12.2 Space (pt 2 of 6)

It follows that the sound of one’s own voice may be presented to one by someone else altogether, as I have noted in one of my dreams. Just before waking up one morning, I heard someone calling up my name in my own voice. The calling came from outside of me, as if someone was standing in front of me and calling me, yet it was in my own voice, and so it felt as if that someone was at the same time myself. Dreams seem to allow one to experience what Jung (1963: 45) calls ‘two different persons,’ which inspired one of the images in my photography, poetry and graphic design project Petals of Trust (2007) (fig.87). The most important ‘feedback’ I received on this project was that it was exhibited in Southampton and was bought by a visitor to the exhibition.

Image from Petals of Trust (2007, photography, poetry, graphic design, A3 poster). Image © Gil Dekel.

Figure 87: Image from Petals of Trust (2007, photography, poetry, graphic design, A3 poster). Image © Gil Dekel.

Artistic experiences of being inspired through words come to artists through different sounds – male, female – which feel as if they are separated from the person, and not created by himself or herself. Wilmer (the person was interviewed, see intervie win appendix. See appendix, PhD Art Design and Media, Gil Dekel para. 42) reminds us that while words are carried out through sounds, that the sound of words ‘…is independent of what they signify’. Sound seems to have a different layer to the words that they carry. Wilmer continues, ‘Of course the sound tends to get associated… with the significance. Nevertheless, the sound is independent.’

In that respect I consider sound as a primal form of expression that is expressed before words or image are realised. Sounds have a direct resonance to emotions, with high sounds corresponding to happy emotions, and low sounds usually corresponding to sad emotions. In the same way that one can feel pressure through touch, one feels emotion through sound. Sound in that respect is the language of the senses which is experienced instead of being read in a written form. It creates events as they are felt rather than perceived logically. Jenkins exemplifies this argument in regards to his inner hearing of sounds and his chanting. He (the person was interviewed, see intervie win appendix. See appendix, PhD Art Design and Media, Gil Dekel para. 7) says:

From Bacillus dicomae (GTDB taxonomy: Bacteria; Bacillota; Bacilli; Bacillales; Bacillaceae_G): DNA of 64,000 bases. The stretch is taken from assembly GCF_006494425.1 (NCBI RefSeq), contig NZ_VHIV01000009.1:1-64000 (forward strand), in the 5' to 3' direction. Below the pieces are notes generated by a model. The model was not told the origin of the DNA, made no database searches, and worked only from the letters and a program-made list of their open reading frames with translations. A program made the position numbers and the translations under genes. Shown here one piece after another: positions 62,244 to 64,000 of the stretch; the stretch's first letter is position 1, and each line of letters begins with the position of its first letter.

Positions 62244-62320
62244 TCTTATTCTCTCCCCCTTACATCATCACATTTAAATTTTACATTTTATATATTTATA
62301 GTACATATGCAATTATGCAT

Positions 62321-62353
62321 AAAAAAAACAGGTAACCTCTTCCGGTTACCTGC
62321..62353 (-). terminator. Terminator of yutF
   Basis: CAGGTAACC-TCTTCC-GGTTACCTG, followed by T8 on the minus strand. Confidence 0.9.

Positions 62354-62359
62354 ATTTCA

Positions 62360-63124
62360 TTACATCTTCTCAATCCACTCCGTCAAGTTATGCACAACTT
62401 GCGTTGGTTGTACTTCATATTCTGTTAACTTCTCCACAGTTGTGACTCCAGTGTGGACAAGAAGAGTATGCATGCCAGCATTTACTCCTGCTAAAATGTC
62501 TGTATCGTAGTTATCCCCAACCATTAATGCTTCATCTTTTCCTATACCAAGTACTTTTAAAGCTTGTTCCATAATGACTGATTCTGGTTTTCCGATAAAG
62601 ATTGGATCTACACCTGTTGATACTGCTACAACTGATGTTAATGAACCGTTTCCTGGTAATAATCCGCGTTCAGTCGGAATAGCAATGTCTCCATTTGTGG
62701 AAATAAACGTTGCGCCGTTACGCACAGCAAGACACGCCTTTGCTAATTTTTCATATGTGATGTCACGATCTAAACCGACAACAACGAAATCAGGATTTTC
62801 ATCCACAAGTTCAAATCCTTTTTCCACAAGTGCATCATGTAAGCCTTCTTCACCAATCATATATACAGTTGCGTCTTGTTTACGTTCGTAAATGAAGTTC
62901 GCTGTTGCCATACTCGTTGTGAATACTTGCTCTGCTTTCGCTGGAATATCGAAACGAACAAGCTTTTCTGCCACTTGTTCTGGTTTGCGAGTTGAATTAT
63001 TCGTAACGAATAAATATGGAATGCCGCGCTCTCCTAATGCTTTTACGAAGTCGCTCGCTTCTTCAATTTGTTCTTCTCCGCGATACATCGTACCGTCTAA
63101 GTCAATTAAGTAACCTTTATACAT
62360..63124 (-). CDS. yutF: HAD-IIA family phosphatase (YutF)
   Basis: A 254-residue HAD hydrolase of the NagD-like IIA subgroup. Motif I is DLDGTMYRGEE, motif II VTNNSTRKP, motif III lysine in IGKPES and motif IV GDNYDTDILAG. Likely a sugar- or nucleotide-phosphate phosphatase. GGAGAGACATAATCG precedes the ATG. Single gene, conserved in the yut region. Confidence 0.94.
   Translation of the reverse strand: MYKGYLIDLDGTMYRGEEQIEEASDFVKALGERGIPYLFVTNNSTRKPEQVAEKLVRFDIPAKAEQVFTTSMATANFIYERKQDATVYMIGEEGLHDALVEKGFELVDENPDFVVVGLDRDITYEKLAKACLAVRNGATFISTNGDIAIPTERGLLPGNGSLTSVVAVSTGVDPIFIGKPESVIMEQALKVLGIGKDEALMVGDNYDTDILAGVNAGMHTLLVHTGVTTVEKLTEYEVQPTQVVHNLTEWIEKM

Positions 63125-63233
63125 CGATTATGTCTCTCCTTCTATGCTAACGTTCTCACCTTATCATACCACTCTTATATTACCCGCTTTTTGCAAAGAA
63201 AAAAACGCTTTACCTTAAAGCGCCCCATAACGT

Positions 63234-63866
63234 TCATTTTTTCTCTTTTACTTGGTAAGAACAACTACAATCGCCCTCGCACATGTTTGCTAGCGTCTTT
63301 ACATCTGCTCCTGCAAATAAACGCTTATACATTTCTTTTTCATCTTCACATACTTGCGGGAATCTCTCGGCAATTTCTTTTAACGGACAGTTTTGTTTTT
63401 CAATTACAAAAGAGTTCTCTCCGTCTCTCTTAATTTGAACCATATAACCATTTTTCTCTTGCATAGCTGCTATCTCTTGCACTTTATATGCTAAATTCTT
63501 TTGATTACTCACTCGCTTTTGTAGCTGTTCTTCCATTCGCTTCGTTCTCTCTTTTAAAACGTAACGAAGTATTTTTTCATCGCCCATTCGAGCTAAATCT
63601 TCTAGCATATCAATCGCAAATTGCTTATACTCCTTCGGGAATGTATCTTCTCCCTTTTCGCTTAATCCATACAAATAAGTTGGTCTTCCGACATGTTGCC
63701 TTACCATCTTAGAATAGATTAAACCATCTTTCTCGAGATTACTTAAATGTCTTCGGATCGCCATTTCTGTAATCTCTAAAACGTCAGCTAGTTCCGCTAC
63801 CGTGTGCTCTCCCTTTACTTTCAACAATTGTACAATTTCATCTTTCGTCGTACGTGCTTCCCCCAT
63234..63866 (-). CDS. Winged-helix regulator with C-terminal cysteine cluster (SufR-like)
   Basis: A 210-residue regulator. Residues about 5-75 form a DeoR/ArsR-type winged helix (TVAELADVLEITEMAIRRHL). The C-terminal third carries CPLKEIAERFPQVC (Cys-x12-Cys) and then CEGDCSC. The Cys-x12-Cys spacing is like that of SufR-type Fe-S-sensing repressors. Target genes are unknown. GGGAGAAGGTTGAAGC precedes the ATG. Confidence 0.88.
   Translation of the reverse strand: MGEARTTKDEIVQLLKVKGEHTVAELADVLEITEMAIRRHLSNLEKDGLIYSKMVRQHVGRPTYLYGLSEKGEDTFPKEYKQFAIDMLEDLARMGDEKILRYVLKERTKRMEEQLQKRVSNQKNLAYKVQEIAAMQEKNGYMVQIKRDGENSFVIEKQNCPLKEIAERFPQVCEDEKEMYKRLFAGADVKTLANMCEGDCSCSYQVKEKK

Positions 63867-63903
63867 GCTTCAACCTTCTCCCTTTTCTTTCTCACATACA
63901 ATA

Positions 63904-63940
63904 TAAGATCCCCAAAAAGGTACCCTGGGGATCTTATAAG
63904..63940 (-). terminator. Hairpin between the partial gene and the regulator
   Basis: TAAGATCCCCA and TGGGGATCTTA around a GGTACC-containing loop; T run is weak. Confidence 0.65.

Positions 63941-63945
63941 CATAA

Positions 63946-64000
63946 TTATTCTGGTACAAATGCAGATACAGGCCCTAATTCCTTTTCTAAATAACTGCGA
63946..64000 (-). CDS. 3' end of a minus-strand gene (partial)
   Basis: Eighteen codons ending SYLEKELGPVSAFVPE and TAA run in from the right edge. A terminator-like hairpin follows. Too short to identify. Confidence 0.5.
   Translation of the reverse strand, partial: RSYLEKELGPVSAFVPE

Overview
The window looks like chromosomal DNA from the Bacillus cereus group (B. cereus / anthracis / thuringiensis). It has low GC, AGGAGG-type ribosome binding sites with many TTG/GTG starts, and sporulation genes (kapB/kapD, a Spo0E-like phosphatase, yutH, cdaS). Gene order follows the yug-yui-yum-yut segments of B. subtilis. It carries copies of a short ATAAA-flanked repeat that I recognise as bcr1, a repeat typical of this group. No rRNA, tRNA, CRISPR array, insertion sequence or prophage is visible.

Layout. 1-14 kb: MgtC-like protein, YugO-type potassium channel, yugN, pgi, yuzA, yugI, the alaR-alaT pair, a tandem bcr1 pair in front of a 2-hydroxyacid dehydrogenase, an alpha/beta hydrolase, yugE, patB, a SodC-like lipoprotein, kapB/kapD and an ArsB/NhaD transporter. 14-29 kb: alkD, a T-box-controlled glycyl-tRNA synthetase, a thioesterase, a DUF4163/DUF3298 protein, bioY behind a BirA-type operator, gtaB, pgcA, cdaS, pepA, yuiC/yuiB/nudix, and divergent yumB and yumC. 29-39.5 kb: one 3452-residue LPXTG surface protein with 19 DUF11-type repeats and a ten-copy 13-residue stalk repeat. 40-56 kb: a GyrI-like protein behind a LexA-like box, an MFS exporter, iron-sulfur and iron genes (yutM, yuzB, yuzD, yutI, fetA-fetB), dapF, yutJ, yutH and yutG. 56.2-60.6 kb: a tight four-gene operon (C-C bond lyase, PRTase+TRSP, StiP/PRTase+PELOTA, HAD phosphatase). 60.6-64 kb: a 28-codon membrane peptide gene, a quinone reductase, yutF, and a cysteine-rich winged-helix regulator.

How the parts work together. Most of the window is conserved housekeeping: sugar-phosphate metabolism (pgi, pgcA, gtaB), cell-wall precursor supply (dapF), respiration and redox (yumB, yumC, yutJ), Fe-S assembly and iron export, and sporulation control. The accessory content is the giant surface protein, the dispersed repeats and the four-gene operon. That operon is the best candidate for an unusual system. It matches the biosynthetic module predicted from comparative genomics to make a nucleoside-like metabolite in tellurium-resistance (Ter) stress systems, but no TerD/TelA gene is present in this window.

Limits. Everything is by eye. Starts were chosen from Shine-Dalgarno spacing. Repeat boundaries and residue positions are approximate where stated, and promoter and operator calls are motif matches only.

‘…the reason I cannot fully express what I hear is because there is even a higher sound than the one I hear. The original sound is still in a process; it is still being produced. Far from it being a one-off sound that is just created, it is a sound in progress, and it is the creating of everything else out of it. A kind of a source from which sounds are created. And it has not yet been finished being ‘sounded’, so it’s hard to fully re-produce it in chanting.’

I have experimented with the differences that sounds can have on audiences, throughout my films, incorporating different tonalities to express different modes. In Quantum Words (2006; DVD disc of the film is enclosed to the [printed] thesis) I have incorporated sounds of sea waves, chanting in Hebrew and sounds that represent movements of lights. I have also included subtle singings, which were recorded very close to the microphone. For Confessions of an Angel (2008; DVD disc of the film is enclosed to the [printed] thesis) I have recorded the whole narration in an almost whispering sound, again, very close to the microphone, giving the feeling of something ‘very intimate’ and a ‘brevity of the piece,’ to quote from two separate feedback (See appendix, PhD Art Design and Media, Gil Dekel). In that way, sound can be seen as an essence that does not only move in space, but rather creates spaces. Intimate sounds seem to provide viewers with a feeling that someone is very near, as if the space of the room, in which they watch the film, becomes smaller. The inner space is altered, becoming flexible in that way.

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